'No one should doubt our members’ resolve to make employment security our top priority in this round of bargaining."
Corrections and Criminal Justice
Among the public sector members of the National Union are thousands of women and men who work in Canada’s justice system. These include Youth Corrections Professionals, Correctional Officers, Probation Officers, Sheriffs, as well as those who work in community-based social services, child protection, youth counsellors and other related social services.
These members of the National Union have a wealth of experience and knowledge that we believe can make an invaluable contribution to the development of public policy and legislation on criminal justice issues.
News on Corrections and Criminal Justice
NSGEU committed to 'achieving the best possible collective agreement' for more than 450 workers.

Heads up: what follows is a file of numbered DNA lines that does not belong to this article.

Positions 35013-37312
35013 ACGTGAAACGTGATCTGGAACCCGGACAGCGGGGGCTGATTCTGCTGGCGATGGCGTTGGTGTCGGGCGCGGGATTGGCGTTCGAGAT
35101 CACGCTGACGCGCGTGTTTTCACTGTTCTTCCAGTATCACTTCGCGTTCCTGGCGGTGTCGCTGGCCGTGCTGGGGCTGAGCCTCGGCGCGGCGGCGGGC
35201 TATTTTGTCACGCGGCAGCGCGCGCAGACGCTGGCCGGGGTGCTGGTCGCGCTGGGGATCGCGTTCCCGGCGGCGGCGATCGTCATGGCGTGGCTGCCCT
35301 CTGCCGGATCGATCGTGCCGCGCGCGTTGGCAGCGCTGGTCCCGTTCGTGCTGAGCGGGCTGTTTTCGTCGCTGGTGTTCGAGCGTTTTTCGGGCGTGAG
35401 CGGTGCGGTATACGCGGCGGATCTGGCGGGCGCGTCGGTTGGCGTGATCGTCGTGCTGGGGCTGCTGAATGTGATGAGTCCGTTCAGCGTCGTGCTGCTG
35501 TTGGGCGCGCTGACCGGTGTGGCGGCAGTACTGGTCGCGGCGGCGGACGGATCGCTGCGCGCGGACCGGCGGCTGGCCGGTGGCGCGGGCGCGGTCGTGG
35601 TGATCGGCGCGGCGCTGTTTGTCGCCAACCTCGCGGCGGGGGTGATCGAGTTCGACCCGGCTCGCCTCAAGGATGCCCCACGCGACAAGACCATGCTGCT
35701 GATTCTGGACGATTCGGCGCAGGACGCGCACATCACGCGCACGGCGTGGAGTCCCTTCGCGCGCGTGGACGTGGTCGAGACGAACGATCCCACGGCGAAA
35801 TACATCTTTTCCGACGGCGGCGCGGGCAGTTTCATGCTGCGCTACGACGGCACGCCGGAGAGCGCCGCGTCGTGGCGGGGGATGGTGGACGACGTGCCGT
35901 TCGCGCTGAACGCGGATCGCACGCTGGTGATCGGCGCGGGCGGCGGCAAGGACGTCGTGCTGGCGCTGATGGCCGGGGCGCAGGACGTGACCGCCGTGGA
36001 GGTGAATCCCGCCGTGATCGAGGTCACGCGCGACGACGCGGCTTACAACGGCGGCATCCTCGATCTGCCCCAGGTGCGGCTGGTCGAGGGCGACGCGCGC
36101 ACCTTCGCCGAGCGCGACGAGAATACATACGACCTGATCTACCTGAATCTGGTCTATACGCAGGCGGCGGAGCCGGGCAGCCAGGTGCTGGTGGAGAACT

'Our deputy sheriff members have made it very clear that public safety is at risk if these cuts go ahead.' - Joan Jessome.
'These workers do an incredible job under unbelievably difficult circumstances each and every day, but they have reached a breaking point.' - Peter Olfert.
"The number of disturbances and injuries continuing to rise and the risk to corrections staff is at an all-time high.'
'Our jails are operating at 180% above capacity.' - Darryl Walker, BCGEU president.
National poll finds widespread support for a staff association with real bargaining power or a traditional trade union.
Federal women inmates are primarily poor or homeless, undereducated and suffering from addictions or mental health problems.
'The results show that employment security was key for our members, but they have also said that when we are at the table in two years they will want us to negotiate a wage increase.' - Darryl Walker.
'Unless the government mandate changes soon we will be at an impasse.' - BCGEU president Darryl Walker.